It's been almost a month since we've been to the world of Runeterra, and last time we were in the Lab experimenting with ASM... ARAM. This time, we have another new mode to tinker with in the Lab, this time called Quick Draw.
Let us test our luck and skill at improvising with the fleeting hand and limited mana at our disposal. Can we rise above our opponents with quick thinking and finesse, or will they be the ones standing when the dust settles?
In theory, I think this is a really cool mode. Each round, we draw 5 Fleeting cards at random, which means they'll disappear at the end of the round, and gain 3 mana. Normally, 3 mana wouldn't extend very far, but each spell comes at a significant discount, costing anywhere from 0 to 3 mana. This means that we need to maximize our mana in order to get the most value out of each hand before it goes away.
While playing on stream, I did notice a problem where my hand was frequently full of cards that wouldn't make any meaningful impact on the board state. This left me twiddling my thumbs while my opponent was busy capitalizing on the big bombs they had lucked into. Or, as was sometimes the case, the opposite happened and I drew into the right cards to win almost immediately. Either way, it wasn't a pleasant experience because one party blew out the other.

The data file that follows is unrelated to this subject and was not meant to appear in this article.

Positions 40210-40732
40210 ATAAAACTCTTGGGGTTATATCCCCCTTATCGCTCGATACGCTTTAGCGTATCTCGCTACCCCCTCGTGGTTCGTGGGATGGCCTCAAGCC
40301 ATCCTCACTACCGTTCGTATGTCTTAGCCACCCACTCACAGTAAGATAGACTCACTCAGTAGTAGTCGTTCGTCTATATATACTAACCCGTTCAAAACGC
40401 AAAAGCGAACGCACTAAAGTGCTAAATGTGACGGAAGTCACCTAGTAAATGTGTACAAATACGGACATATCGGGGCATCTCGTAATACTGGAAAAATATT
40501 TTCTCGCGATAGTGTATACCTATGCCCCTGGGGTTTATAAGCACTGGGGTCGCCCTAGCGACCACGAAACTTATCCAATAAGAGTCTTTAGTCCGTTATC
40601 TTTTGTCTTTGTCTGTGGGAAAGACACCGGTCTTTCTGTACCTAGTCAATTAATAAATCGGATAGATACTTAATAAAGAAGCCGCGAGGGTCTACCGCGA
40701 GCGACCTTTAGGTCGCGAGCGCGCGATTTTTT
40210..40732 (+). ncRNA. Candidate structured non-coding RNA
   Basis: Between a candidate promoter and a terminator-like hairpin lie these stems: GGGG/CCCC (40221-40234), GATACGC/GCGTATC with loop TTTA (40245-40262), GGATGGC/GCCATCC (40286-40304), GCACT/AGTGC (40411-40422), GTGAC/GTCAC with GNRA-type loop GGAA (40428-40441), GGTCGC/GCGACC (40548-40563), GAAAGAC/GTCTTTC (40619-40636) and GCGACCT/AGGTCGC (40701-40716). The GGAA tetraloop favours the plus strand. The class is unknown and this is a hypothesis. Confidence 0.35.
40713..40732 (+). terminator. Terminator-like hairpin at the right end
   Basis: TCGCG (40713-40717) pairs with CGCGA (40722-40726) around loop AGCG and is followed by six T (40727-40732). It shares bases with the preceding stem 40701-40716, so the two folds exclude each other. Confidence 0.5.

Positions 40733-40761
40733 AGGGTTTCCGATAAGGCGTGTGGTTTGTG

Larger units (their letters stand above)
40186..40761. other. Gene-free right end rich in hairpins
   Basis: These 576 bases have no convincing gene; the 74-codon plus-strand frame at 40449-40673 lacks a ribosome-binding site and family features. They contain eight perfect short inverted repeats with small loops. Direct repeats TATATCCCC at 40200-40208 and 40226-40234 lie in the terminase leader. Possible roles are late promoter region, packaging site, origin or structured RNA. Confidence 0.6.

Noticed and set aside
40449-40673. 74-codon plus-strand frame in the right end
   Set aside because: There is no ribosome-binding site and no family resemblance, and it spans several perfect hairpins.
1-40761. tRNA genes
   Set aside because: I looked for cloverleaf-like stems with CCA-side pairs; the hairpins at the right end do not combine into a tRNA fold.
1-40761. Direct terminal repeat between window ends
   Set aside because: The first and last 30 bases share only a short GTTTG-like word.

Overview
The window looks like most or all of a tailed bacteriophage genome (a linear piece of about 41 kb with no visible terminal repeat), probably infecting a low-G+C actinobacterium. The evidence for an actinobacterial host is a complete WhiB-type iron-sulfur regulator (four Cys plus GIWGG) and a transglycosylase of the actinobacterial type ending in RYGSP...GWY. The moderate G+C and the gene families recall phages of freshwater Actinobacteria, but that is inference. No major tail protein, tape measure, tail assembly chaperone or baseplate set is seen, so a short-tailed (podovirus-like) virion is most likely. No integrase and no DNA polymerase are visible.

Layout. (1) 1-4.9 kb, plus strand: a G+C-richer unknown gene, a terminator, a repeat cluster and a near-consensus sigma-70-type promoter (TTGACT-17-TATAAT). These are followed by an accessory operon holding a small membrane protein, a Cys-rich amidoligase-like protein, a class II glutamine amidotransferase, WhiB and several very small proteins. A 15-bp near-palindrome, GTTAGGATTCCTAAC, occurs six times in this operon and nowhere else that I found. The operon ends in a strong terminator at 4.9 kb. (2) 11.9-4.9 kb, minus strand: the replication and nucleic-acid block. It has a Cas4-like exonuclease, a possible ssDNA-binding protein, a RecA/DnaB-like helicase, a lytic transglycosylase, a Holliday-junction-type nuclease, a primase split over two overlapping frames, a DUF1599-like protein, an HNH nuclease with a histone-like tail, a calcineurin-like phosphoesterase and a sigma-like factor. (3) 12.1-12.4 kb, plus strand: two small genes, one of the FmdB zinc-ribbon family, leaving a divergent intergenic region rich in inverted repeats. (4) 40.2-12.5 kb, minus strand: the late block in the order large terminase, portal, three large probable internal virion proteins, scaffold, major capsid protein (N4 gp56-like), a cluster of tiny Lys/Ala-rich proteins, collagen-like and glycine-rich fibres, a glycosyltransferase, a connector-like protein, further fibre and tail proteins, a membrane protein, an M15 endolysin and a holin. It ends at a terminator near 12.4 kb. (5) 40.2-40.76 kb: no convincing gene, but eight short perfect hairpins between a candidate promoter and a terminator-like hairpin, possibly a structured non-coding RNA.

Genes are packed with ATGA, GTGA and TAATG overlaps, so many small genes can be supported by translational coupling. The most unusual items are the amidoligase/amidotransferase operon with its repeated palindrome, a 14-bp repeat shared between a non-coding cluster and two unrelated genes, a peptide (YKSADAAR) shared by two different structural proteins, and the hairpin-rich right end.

The ideal would be something closer to those last few matches we played, where both players are making powerful moves to swing the game back and forth in an exciting match. One lucky draw or misplay could spell the difference between victory or defeat, standing on the razor's edge.
I would change the mode itself to make this pulse pounding match more likely. Rather, I would adjust the pool of cards available to draw, making sure that whatever cards show up in a player's hand have the potential to make immediate splashes on the board, even if not large ones. Even if it doesn't cost mana, it feels terrible to see one of your cards is a 2/1 with no relevant abilities, and the rest of the cards in hand are combat tricks or cost reducers, the latter of which probably don't need to be in this mode in the first place.
Still, it's a good experiment that could use some refining. When the stars aligned, it paved the way for some tense and explosive gameplay.